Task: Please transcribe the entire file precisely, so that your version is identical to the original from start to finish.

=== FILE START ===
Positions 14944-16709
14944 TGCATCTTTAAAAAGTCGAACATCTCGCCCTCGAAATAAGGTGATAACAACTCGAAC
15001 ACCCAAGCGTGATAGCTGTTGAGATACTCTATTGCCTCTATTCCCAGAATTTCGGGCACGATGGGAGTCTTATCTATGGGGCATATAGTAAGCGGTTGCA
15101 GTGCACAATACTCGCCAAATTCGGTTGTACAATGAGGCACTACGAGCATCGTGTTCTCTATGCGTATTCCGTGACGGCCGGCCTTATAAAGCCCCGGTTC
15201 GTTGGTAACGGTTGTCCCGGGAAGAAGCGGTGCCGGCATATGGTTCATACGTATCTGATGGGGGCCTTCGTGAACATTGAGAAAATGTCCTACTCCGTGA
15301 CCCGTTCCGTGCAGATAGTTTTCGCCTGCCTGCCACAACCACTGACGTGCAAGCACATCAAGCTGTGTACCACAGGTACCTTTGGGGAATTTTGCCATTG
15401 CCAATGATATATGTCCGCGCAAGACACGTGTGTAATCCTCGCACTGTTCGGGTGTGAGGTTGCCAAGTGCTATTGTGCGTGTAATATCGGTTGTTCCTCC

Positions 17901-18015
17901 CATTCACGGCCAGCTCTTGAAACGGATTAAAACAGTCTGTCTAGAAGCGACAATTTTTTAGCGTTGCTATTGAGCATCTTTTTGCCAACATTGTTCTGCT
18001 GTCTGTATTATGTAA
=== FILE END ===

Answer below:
Positions 14944-16709
14944 TGCATCTTTAAAAAGTCGAACATCTCGCCCTCGAAATAAGGTGATAACAACTCGAAC
15001 ACCCAAGCGTGATAGCTGTTGAGATACTCTATTGCCTCTATTCCCAGAATTTCGGGCACGATGGGAGTCTTATCTATGGGGCATATAGTAAGCGGTTGCA
15101 GTGCACAATACTCGCCAAATTCGGTTGTACAATGAGGCACTACGAGCATCGTGTTCTCTATGCGTATTCCGTGACGGCCGGCCTTATAAAGCCCCGGTTC
15201 GTTGGTAACGGTTGTCCCGGGAAGAAGCGGTGCCGGCATATGGTTCATACGTATCTGATGGGGGCCTTCGTGAACATTGAGAAAATGTCCTACTCCGTGA
15301 CCCGTTCCGTGCAGATAGTTTTCGCCTGCCTGCCACAACCACTGACGTGCAAGCACATCAAGCTGTGTACCACAGGTACCTTTGGGGAATTTTGCCATTG
15401 CCAATGATATATGTCCGCGCAAGACACGTGTGTAATCCTCGCACTGTTCGGGTGTGAGGTTGCCAAGTGCTATTGTGCGTGTAATATCGGTTGTTCCTCC

Positions 17901-18015
17901 CATTCACGGCCAGCTCTTGAAACGGATTAAAACAGTCTGTCTAGAAGCGACAATTTTTTAGCGTTGCTATTGAGCATCTTTTTGCCAACATTGTTCTGCT
18001 GTCTGTATTATGTAA